Award-winning author, renowned poet and civil-rights activist Dr. Maya Angelou has died at 86 in Winston-Salem, North Carolina, according to MyFox8.com .
Angelou had been reportedly battling health problems. She recently canceled a scheduled appearance of a special event to be held in her honor. Angelou was set to be honored with the "Beacon of Life Award" at the 2014 MLB Beacon Award Luncheon on May 30 in Houston.
She received more than 50 honorary degrees, and was Reynolds Professor of American Studies at Wake Forest University.
Born April 4, 1928 in St. Louis, Missouri, Angelou is known for her 1969 memoir, I Know Why the Caged Bird Sings, which made literary history as the first nonfiction best-seller by an African-American woman, according to Biography.com .
According to USA Today, Angelou was many things. She wrote 36 books. She was an actress, director, playwright, composer, singer and dancerand she once worked as a madam in a brothel, and as the first female and first Black street car conductor in San Francisco.
She later wrote the poem "On the Pulse of Morning"one of her most famous workswhich she recited at President Bill Clinton's inauguration in 1993. Part of the poem reads:
"There is a true yearning to respond to
The singing River and the wise Rock.
So say the Asian, the Hispanic, the Jew
The African, the Native American, the Sioux,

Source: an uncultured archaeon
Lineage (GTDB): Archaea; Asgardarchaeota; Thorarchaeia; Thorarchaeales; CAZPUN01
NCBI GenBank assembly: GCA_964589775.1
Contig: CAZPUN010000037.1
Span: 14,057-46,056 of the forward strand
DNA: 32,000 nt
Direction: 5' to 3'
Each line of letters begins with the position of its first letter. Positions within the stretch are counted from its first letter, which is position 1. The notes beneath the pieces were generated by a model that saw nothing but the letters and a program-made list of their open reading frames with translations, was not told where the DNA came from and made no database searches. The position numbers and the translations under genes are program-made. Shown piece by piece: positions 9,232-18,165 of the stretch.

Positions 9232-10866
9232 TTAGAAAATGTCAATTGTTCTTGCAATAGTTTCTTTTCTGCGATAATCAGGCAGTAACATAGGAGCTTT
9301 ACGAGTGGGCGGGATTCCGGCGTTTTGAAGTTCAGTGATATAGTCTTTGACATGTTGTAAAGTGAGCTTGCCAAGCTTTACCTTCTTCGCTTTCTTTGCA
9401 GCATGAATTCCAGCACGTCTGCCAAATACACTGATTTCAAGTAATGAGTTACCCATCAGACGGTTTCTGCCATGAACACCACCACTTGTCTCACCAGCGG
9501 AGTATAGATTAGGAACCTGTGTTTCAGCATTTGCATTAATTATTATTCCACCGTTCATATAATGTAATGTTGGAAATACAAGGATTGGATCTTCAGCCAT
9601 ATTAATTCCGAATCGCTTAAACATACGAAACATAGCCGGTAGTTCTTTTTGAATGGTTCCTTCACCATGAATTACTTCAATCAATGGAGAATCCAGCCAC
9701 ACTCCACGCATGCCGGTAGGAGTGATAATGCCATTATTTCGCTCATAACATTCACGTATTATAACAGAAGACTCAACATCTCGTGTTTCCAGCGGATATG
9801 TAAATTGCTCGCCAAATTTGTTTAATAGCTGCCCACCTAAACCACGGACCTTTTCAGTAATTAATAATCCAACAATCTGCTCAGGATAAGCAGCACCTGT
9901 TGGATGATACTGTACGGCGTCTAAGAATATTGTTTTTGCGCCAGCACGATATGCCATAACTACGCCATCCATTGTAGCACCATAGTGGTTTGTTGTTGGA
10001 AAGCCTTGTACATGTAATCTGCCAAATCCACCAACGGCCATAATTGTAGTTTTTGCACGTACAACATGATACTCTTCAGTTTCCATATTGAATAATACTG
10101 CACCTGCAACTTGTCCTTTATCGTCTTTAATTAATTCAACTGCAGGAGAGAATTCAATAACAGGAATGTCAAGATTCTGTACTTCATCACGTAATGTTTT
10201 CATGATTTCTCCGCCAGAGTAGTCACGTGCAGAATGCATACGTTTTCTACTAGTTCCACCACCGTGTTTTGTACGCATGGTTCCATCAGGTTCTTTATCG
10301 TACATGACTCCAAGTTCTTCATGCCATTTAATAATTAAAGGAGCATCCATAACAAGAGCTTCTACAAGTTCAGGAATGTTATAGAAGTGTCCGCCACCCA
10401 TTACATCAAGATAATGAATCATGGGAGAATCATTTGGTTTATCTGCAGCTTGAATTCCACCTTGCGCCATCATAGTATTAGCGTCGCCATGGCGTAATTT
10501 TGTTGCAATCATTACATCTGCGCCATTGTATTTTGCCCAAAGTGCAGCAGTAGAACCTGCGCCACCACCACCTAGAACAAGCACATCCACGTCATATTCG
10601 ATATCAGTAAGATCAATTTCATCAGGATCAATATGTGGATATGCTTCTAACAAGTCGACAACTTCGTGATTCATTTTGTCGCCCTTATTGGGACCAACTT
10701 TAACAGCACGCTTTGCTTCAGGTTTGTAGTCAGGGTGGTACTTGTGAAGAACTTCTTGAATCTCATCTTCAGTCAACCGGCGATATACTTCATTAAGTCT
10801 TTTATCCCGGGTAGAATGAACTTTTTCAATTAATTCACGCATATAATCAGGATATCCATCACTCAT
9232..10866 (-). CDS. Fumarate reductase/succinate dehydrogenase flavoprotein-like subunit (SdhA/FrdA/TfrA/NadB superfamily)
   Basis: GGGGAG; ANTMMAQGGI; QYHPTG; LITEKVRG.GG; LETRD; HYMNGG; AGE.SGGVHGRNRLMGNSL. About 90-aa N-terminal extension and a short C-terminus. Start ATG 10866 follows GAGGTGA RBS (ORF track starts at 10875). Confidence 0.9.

The Catholic, the Muslim, the French, the Greek
The Irish, the Rabbi, the Priest, the Sheik,
The Gay, the Straight, the Preacher,
The privileged, the homeless, the Teacher.
They hear. They all hear
The speaking of the Tree."
It may have been the first time the word "gay" was said at an inauguration, with the word's current meaning.
Cementing her position as an ally of the LGBT community, The New York Times reported in 2009 that Angelou placed three calls to New York state senators urging them to support marriage equality, saying she felt compelled to speak out because she believes that legalizing same-sex marriage is a matter of social fairnessa subject that has been a theme of her writing.
In a statement, PFLAG National Executive Director Jody M. Huckaby said, "As PFLAG members reflect on her passing, we will remember her for how she made us feel as a staunch ally for equality for people who are LGBT. But for PFLAG, it will also be alongside all that she said on behalf of all people who are disenfranchised, and her lifelong actions to bring attention to the need for compassion and understanding to close the gaps that injustice creates." (At PFLAG's first-ever Straight for Equality Gala in 2009, we had the tremendous privilege of recognizing Dr. Angelou as our inaugural Straight for Equality honoree in the area of Arts & Humanities.)
Human Rights Campaign President Chad Griffin said in a separate statement, "Angelou has said that there is no greater agony than bearing an untold story inside of you. LGBT people know this truth welland it is part of why so many in our community have looked to her as a hero for so long. For those of us whom Angelou inspired to tell our own stories and live our own truths, we will always miss her indispensible voice."
— Andrew Davis